The 2013 Pacific Islands Forum in the Marshall Islands is over, and the Pacific islands leaders are heading home with empty promises. Despite the efforts of the Prime Minister of the Marshall Islands and other Pacific countries, New Zealand and Australia refused to strengthen their commitment to take action on climate change.
Barry Coates, Executive Director of Oxfam New Zealand commented: “Our commitments on climate change have been weakened over the past months even as the evidence and the impacts have increased. It is shameful that the Prime Minister and other developed nations would go to this Forum meeting being held on an island group that has been battered by extreme weather and profess to be acting in solidarity, while refusing to take on their responsibilities for preventing even worse disasters in future.”
Climate leadership requires action. New Zealand’s inactionis in stark contrast to the commitments made by the Pacific island countries themselves as they press for urgency in UN climate change negotiations, convert their energy to renewables wherever possible, and try to defend themselves against the devastating impacts of extreme weather and the mounting impacts of climate change.
The Forum was also marked by the open discussion of issues that have, until recently, only been talked about behind closed doors, notably the role of Australia and New Zealand in the Pacific Islands Forum. There is growing resistance to the dominant role that Australia and New Zealand are seen to play in the Pacific Islands Forum, and a new assertiveness by the Melanesian countries within the sub-regional Melanesian Spearhead Group. These were key issues highlighted in the Pacific Plan Review headed by former Papua New Guinea Prime Minister, Sir Makere Morauta. The Forum has agreed to a special meeting in six months time to consider the report.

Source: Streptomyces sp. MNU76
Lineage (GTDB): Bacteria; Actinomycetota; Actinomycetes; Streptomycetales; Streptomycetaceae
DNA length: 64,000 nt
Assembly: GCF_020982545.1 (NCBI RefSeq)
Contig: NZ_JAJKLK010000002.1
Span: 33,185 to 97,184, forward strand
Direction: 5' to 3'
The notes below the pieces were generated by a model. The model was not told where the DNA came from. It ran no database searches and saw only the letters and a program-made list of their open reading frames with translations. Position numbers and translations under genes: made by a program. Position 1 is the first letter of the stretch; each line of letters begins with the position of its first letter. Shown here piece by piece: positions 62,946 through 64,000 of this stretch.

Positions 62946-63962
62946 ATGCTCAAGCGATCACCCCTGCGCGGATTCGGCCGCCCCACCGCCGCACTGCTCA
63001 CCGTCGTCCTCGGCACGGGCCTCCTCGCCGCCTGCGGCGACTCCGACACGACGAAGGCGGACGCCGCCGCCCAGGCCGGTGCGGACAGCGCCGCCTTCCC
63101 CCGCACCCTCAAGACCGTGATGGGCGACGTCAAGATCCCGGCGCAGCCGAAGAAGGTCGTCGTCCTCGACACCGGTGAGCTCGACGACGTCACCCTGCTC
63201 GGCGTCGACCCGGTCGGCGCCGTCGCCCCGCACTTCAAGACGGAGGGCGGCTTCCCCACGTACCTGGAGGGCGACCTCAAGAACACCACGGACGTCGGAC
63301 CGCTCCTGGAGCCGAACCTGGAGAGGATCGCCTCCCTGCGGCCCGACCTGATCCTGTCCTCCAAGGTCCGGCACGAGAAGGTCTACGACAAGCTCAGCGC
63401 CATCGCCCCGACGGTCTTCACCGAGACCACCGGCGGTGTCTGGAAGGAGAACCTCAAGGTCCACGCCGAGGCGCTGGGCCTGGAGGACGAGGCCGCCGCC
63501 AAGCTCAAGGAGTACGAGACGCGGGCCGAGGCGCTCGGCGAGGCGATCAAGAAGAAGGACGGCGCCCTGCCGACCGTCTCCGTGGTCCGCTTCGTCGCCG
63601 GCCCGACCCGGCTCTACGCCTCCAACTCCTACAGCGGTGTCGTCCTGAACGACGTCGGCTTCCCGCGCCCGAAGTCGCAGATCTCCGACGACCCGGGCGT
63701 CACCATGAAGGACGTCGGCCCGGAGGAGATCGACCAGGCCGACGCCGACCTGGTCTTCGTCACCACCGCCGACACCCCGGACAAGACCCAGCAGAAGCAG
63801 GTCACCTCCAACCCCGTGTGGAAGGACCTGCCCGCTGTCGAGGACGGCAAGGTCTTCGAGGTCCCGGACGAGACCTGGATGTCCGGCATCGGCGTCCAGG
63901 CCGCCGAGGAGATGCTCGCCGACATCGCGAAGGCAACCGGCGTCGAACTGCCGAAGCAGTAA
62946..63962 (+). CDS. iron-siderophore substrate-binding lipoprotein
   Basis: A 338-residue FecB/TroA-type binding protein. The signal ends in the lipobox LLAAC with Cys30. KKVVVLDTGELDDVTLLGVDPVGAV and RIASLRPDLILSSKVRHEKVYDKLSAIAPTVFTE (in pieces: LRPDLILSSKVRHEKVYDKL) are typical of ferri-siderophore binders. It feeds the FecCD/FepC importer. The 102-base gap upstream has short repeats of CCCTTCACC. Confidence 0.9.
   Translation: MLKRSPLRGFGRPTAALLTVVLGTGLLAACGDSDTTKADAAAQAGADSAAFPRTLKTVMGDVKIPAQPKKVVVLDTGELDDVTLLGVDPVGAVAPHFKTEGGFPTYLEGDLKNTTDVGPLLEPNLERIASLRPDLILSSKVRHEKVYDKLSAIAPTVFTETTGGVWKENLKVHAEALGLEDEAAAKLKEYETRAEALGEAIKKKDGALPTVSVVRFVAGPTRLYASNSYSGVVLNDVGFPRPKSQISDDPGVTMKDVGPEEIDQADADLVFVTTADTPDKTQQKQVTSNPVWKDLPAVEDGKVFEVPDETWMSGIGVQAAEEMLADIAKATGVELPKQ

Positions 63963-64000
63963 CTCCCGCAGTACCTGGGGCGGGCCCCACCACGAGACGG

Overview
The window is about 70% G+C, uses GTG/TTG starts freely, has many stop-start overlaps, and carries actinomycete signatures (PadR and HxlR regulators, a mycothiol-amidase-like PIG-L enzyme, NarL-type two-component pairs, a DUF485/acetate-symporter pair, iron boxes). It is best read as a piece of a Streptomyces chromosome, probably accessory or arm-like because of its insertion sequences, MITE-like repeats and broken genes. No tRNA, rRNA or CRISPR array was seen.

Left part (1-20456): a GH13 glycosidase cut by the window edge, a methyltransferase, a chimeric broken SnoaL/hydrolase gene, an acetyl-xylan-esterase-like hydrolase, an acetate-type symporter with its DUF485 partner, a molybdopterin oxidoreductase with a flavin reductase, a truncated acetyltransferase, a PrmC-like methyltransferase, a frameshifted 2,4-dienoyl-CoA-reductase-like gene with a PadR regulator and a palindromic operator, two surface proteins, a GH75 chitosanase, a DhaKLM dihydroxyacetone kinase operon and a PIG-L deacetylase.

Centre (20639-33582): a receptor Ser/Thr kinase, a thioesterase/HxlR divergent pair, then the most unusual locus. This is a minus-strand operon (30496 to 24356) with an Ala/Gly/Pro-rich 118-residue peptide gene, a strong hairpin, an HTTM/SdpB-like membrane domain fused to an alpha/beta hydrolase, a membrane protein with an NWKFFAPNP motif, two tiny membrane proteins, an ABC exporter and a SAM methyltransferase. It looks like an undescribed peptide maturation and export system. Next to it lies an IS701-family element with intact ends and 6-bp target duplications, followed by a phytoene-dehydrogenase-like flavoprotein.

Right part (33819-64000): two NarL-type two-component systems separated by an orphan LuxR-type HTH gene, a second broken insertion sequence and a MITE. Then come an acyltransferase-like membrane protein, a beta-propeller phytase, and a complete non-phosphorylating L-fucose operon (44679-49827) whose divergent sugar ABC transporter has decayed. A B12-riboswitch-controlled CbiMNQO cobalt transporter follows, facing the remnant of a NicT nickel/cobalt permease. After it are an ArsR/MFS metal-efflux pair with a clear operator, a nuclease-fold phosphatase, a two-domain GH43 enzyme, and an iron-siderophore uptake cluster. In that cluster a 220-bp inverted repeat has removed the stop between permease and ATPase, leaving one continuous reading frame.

Barry Coates: “New Zealand has failed to support our Pacific neighbours and friends on climate change. We are likely to look back on this Forum meeting as a turning point in our relationship with the Pacific and we can expect further erosion of our ties and influence as the role of China and other countries grows.”
Oxfam New Zealand is calling for a new approach towards the Pacific. Taking action to reduce our greenhouse gas emissions needs to be accompanied by fundamental reform of the Pacific’s regional institutions to focus far more on the needs of the vulnerable and marginalised people, particularly those in remote rural areas and outer islands.
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